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The gender of an offspring is determined at the moment of fertilization, by the chromosome that is carried by the sperm. Part of the Y chromosome has the same sequence of genes as a small part of the X chromosome, which are not found on the chromosome, and the genes found on the remainder of the Y chromosome are not found on the X chromosome are not needed for the development of females. Daughters inherit their father’s X chromosome and sons inherit their his Y chromosome.

Chapter 12 Questions:

1)

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2a)

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Chapter 11 Questions

Question #2

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(Image Retrieved from Wikipedia)

Basic Concepts of a Circular Flow Model:

– in the product market, household are exchanging money payments for the goods and services provided by companies
– Firms buy the factors of production from households in the form of rent, wages, interests, etc.

Money that leaves the market system is called a leakage, whereas the money that enters the market system is called an injection. An example of leakage, is the money withdrawn by the government. The money withdrawn usually is returned to the system when the government spends money on salaries and infrastructure. Imports are leakages, but the money is covered up with exports, injections. Savings are leakages, since the flow of money slows down.  But, the money saved in banks is available to borrowers, who then inject the savings into the market system, as investments.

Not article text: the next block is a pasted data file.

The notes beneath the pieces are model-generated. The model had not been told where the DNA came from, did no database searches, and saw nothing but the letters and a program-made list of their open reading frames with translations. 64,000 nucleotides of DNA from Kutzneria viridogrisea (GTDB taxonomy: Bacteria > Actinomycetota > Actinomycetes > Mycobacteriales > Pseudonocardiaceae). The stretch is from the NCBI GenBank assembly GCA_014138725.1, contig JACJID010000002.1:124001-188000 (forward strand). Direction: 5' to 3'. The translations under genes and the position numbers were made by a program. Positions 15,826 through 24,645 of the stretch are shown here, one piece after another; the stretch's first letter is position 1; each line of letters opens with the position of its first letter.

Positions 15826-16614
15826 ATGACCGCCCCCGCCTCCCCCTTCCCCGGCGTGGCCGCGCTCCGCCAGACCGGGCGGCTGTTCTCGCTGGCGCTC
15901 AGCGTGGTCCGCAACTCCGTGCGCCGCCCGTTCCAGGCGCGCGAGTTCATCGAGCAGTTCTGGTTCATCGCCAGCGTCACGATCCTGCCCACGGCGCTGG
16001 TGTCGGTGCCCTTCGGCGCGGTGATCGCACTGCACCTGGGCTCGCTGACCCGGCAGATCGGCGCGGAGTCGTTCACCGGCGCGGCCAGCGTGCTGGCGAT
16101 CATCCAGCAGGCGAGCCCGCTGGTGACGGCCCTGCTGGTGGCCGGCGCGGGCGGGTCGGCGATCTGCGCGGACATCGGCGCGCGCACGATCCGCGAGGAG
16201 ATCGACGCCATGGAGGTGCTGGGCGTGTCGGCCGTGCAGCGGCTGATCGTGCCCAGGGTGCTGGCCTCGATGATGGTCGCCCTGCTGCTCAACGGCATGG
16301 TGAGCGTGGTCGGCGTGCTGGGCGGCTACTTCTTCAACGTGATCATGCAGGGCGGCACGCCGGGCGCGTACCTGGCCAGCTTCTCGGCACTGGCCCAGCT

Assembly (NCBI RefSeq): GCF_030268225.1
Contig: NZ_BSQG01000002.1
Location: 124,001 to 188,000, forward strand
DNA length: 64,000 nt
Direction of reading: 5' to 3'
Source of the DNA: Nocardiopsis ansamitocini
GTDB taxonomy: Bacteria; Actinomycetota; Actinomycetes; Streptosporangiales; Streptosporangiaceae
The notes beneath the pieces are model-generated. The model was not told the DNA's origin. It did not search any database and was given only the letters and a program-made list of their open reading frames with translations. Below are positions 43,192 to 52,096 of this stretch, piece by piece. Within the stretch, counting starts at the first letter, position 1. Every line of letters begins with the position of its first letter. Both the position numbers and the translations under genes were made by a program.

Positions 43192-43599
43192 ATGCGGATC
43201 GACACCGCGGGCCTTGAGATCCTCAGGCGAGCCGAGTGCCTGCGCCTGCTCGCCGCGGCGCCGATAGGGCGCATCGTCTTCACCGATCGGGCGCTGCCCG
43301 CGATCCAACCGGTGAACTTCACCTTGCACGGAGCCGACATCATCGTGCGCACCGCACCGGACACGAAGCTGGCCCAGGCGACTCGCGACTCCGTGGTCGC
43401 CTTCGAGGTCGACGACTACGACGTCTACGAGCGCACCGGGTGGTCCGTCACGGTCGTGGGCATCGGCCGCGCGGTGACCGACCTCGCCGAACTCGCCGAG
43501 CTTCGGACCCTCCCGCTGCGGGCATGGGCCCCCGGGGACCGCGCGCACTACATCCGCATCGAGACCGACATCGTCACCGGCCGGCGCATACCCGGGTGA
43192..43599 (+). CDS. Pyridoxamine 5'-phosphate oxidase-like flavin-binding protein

Question #4

Analyse the use of GNP per capita to compare living standards in different countries.

Gross national product is the market value of all the products and services produced in a time period by the labour and capital supplied by the residents of a country. GDP – net income = GNP. GNP measures the citizens individual income, helping to know the countries strengths and areas of improvements. GNP per capita doesn’t indicate the quality of living, the life expectancy, or the literacy rate.

Assess the value of two other measures which might be used to compare living standards.

Life expectancy, literacy rate, and the underground market are not accounted for in the information of GNP. Life expectancy shows the age that the population is living to. It shows the efficiency of the health services and safety, etc. Literacy rate shows the amount of population that are education to a certain level, showing how the country values education. The underground (black) market isn’t taken in account for when calculating GDP or GNP.

4.1 Genes, Chromosomes, Mutations

In the 20th century, Morgan a geneticist, discovered that a group of genes that were all located on the X chromosome of a Drosophila (a fruit fly). Carefully crossing experiments lead to showing that genes were arranged in a linear sequence along the X chromosome. This same pattern has been found in other organisms and species, and they are found in a particular position on one chromosome type. Locus: the particular position on homologous chromosomes of a gene. Homologous: is when two chromosomes have the same sequence of genes. Homologous chromosomes are not usually identical to each other because of some genes on them, alleles will be different. Allele: one of a number of different types of gene. Genome: the whole of the genetic information of an organism.